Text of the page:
Wherein Bowie grows 4 years in 2 weeks and other thoughts on letting go
As with most families this time of year, as with most trees, and as with most accessories, we are in transition. Our wonderful FT nanny has moved on and we've placed Bowie into a great Spanish immersion school a few miles from our home.
September 12, 2014
September 12, 2014 Candace Morris 0 Comments
I don't know if you know this about me, but I have a tendency to imagine the worst. However, I recently realized that this isn't just me! Apparently the human species is hard-wired to anticipate threats. It's left-over vigilance from a time where predators ruled our existence and staying alive depended upon staying alert, wary, sharp, and careful.
My therapist brought this up in counter-argument to my dubious reaction to the power of positive thinking. I see it working for many people, but I assumed that in order to feel positive, one must entirely ignore the negative. Otherwise, it would be self-deceit, and that is one thing I cannot abide.
But what if the focus on positive thinking could simply be an effort to balance the scales between our evolutionary tendency to see the worst and a practiced skill at finding goodness?
As the first day of school approached, and my dread increased, I determined to think well of it. And this is the kicker:
If I have the power to imagine the worst
I also have the power to imagine the best.
Instead of playing reruns of Bowie weeping as I walk out the door, what if I played reruns of her happily painting pictures, engaging with her teacher and sleeping peacefully during nap time?
It turns out I didn't need to worry. That entire first week, I said goodbye happily (as they take their emotional cues from us) and she waved saying, "Mamma go to work." No tears, no problems.
Well, other than the crazy person that has replaced my child. Preschool has aged her overnight. More complete sentences, more surprising emotions, worse sleep (where I hear her yelling, "It's BOWIE'S!" for over an hour), and crazy mood swings. She's transitioning into a new version of herself, and that's so scary for me.
Because I like my baby. My sweet, observant, independent, intelligent, easy-going, compliant, quiet baby.
This replacement model scares me because, and here's the god-awful truth:
I'm afraid I won't like her.
Then I realized that being a Mom is all about embracing every personality change your child encounters. They will be deeply influenced by their peers and environment, and I am there to guide her through her own self-making. It will restrict her sense of self-determination and awareness if I am attached to an old version of Bowie.
But how do I do it? I have a hard enough time not grabbing on for dear life to older versions of MYself. But the way to self-evolution is through the proper mourning of what was. Just allow the grief.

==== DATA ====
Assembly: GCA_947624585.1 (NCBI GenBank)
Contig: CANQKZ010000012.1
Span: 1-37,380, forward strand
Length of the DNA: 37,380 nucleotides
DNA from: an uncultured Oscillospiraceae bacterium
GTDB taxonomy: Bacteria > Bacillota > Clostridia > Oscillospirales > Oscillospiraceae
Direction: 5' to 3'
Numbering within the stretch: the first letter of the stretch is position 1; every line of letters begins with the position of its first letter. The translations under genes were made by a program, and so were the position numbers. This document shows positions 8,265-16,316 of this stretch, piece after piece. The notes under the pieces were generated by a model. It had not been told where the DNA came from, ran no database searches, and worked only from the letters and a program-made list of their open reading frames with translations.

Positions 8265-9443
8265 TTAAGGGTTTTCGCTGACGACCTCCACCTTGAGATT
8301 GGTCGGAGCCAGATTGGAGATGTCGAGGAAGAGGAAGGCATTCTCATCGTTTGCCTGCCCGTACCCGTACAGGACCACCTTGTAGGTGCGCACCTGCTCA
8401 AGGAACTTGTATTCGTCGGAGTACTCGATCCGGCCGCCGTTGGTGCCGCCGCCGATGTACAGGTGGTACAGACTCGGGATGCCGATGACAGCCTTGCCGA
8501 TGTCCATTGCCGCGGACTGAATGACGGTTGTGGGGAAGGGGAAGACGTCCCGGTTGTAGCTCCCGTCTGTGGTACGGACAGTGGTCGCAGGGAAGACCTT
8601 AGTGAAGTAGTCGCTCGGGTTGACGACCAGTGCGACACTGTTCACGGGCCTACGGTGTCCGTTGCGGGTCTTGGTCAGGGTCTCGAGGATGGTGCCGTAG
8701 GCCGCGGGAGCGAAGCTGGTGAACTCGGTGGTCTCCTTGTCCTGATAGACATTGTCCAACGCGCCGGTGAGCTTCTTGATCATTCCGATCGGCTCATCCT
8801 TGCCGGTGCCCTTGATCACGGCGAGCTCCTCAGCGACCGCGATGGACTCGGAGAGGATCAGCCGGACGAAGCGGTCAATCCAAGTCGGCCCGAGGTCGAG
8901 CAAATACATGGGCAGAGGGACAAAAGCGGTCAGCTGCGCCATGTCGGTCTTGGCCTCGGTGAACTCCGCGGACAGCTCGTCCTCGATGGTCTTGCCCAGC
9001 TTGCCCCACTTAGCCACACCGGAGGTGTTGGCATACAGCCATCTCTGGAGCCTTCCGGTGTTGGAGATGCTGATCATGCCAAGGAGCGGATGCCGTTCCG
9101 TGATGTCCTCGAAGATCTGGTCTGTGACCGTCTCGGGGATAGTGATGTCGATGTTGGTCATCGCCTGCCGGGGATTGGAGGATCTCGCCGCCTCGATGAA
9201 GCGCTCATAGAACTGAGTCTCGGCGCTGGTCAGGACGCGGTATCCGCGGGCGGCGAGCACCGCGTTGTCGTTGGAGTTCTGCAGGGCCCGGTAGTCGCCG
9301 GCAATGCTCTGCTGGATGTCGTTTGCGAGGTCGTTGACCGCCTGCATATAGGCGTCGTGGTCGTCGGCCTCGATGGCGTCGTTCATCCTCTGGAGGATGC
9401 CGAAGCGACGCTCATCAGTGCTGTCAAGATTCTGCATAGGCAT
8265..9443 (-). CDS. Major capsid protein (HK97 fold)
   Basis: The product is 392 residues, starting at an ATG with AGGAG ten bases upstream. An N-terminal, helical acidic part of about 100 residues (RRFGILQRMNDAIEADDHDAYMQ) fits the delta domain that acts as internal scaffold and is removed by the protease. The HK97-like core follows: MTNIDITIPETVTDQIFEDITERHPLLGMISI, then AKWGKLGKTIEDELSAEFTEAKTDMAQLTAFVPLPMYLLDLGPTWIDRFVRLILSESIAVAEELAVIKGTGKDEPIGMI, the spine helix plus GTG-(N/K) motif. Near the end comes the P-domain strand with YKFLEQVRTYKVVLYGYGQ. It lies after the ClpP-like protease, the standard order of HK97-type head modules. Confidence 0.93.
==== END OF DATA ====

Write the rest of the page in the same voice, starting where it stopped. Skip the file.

Allow myself to be sad at loosing my baby. Just feel it and feel it big. She's watching how I handle grief, so maybe I could do it for her.
But the second week of school. Oh weary heart. Every single day she's been upset. Yesterday and today, she had to be pried off my legs and I had to leave with the image of Bowie reaching for me, mouth agape with cry so big it couldn't be released yet, and the feeling of my heart choking me.
|Bowie at school this week. I picked her up and she didn't want to leave.|
Yesterday, it ruined my entire morning. Though I tried hard to visualize her having a great time, the image of her in grief affected me for hours. I was more prepared for it today, but it was even worse. I stood outside the classroom for the longest 5 min of my life (determined to have a new image to stew on for the morning, an image of her happily schooling). As she wined down, I left.
Then I lost it. Like royally, surprising my own self. As I took deep breaths and tried to calm myself, I realized that I was in grief too. Perhaps, just like Bowie, I needed to let it out. I needed to not be pawed at or distracted. I just needed to feel it.
So I cried the whole way home, I cried when I saw Joel, I cried when I made myself a cinnamon roll, I cried when I sat down to my computer. I let the tears be grief instead of letting them spin into fears of Bowie feeling abandoned or alone.
Then I read this.
(Parents: the single-most helpful blog I've read about parenting toddlers.)
"When the children in our care are grieving a loss, our job is to facilitate that loss and simply let them grieve. Infants demonstrate the authentic expression of their feelings when given the opportunity. If we can give them the space and time to express painful feelings instead of arresting their cries, and if we can steady ourselves to work through our own discomfort, then our children can be reassured that their true responses are accepted and appropriate. Children thus can continue to experience loss naturally, learn to deal with loss capably, and know that loss is survivable."
Bowie is just learning about life. Learning to let go, and that it's safe to do so. This lesson will hopefully give her the emotional skills to let go later in life, even and especially when it's not safe to do it. When it's scary, when it's risky.
Like the letting go she'll experience should she have to drop off her 2-year old at preschool.
Bonjour & welcome
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